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The inhibition of speech acts is a critical aspect of human executive control over thought and action, but its neural underpinnings are poorly understood. Using functional magnetic resonance imaging and the stop-signal paradigm, we examined the neural correlates of speech control in comparison to manual motor control. Initiation of a verbal response(More)
Understanding which brain regions regulate the execution, and suppression, of goal-directed behavior has implications for a number of areas of research. In particular, understanding which brain regions engaged during tasks requiring the execution and inhibition of a motor response provides insight into the mechanisms underlying individual differences in(More)
Using the ER-fMRI technique, the present study was designed to investigate the neural substrates of language switching among second-language learners. Twelve Chinese college students who were learning English were scanned when they performed language switching tasks (naming pictures in their first [L1, Chinese] and second [L2, English] languages according(More)
Repeated study improves memory, but the underlying neural mechanisms of this improvement are not well understood. Using functional magnetic resonance imaging and representational similarity analysis of brain activity, we found that, compared with forgotten items, subsequently remembered faces and words showed greater similarity in neural activation across(More)
Being able to envision emotional events that might happen in the future has a clear adaptive value. This study addressed the functional neuroanatomy of this process and investigated whether it is modulated by temporal distance. Participants imagined positive and negative events pertaining to the near future or far future while their brain activity was(More)
The goal of this study was to investigate the neural correlates of affective decision making, as measured by the Iowa Gambling Task (IGT), which are associated with adolescent binge drinking. Fourteen adolescent binge drinkers (16-18 years of age) and 14 age-matched adolescents who had never consumed alcohol--never drinkers--were recruited from local high(More)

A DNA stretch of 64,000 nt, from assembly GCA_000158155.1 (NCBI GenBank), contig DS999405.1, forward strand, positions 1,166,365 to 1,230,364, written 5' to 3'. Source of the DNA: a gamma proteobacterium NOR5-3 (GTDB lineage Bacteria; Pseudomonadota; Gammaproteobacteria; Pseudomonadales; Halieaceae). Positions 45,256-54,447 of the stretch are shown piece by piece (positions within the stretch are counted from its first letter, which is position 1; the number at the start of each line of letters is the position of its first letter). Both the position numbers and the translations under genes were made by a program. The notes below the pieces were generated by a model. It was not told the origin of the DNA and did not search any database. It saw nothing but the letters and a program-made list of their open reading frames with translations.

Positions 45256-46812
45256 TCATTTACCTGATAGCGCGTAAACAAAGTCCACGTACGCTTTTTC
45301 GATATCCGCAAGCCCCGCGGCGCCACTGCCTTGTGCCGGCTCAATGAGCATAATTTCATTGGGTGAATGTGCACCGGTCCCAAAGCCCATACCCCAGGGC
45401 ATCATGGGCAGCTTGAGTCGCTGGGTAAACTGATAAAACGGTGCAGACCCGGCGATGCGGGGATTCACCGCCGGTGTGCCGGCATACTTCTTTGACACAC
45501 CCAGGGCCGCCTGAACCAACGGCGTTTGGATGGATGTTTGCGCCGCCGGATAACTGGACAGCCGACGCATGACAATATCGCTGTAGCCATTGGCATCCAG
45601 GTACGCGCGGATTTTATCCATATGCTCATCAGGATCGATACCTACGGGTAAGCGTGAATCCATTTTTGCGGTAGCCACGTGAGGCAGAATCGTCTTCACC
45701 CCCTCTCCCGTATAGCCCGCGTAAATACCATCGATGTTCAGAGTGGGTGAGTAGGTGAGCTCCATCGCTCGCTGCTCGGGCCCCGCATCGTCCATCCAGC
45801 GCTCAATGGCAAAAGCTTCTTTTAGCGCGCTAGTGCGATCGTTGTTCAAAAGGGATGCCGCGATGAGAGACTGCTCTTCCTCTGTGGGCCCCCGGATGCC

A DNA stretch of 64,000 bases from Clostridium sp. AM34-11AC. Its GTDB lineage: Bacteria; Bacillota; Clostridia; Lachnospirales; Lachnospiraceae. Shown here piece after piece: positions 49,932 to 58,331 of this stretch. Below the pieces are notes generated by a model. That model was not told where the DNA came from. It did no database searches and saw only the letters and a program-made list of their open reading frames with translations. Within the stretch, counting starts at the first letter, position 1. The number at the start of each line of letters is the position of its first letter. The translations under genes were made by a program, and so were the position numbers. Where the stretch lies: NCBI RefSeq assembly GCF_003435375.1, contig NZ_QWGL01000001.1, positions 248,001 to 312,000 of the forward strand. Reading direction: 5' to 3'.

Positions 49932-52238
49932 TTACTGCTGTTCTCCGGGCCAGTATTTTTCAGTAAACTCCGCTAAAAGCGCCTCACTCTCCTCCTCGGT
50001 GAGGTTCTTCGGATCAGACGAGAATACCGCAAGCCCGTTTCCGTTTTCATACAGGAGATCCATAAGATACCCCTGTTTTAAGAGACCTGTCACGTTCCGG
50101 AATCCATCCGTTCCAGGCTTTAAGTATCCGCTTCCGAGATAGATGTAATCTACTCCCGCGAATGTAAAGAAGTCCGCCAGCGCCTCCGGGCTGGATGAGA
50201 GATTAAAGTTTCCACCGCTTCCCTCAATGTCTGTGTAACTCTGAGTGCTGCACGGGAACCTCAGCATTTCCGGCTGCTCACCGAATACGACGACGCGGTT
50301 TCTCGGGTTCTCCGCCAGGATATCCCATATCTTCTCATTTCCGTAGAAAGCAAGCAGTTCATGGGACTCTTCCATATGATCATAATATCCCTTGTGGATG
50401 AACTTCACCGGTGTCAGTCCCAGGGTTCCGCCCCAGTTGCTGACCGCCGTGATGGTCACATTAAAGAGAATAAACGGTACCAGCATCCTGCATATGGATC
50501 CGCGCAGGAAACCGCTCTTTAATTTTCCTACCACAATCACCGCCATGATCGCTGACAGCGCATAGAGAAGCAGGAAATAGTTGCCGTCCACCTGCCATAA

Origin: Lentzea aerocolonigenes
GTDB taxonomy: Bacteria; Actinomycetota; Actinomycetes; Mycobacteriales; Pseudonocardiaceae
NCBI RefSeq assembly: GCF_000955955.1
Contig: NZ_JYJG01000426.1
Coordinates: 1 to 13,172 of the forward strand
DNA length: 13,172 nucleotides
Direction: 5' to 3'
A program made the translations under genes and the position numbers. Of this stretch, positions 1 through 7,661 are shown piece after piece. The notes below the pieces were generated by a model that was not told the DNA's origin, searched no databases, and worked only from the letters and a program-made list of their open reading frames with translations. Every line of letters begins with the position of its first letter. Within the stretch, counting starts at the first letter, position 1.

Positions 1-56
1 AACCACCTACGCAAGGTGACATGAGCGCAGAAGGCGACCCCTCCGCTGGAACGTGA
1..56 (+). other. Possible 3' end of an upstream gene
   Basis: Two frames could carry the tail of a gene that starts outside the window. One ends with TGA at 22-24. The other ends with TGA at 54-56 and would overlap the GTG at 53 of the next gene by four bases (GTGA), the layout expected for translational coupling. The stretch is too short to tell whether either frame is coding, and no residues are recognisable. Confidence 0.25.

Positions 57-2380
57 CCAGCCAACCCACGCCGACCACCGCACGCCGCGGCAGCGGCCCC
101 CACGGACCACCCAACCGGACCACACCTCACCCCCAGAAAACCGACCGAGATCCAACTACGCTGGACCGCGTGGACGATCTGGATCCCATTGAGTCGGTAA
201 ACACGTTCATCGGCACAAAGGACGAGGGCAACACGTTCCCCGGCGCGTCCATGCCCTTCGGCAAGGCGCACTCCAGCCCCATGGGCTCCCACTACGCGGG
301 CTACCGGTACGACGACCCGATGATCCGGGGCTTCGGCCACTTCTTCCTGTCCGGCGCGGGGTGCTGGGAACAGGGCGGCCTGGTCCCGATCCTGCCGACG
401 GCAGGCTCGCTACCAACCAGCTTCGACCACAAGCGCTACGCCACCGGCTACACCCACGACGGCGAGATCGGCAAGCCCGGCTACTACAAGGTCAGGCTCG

The significant role of the left midfusiform cortex in reading found in recent neuroimaging studies has led to the visual word form area (VWFA) hypothesis. This hypothesis suggests that years of experience reading native language change the visual expertise of this region to be especially sensitive to the visual form of native language. The present study(More)
As a relatively recent cultural invention in human evolution, reading is an important gateway to personal development and socioeconomic success. Despite the well documented individual differences in reading ability, its neuroanatomical correlates have not been well understood, largely due to the fact that reading is a complex skill that consists of multiple(More)
Making a risky decision is a complex process that involves evaluation of both the value of the options and the associated risk level. Yet the neural processes underlying these processes have not so far been clearly identified. Using functional magnetic resonance imaging and a task that simulates risky decisions, we found that the dorsal region of the medial(More)
Abstract It remains under debate whether the fusiform visual word form area (VWFA) is specific to visual word form and whether visual expertise increases its sensitivity (Xue et al., 2006; Cohen et al., 2002). The present study examined three related issues: (1) whether the VWFA is also involved in processing foreign writing that significantly differs from(More)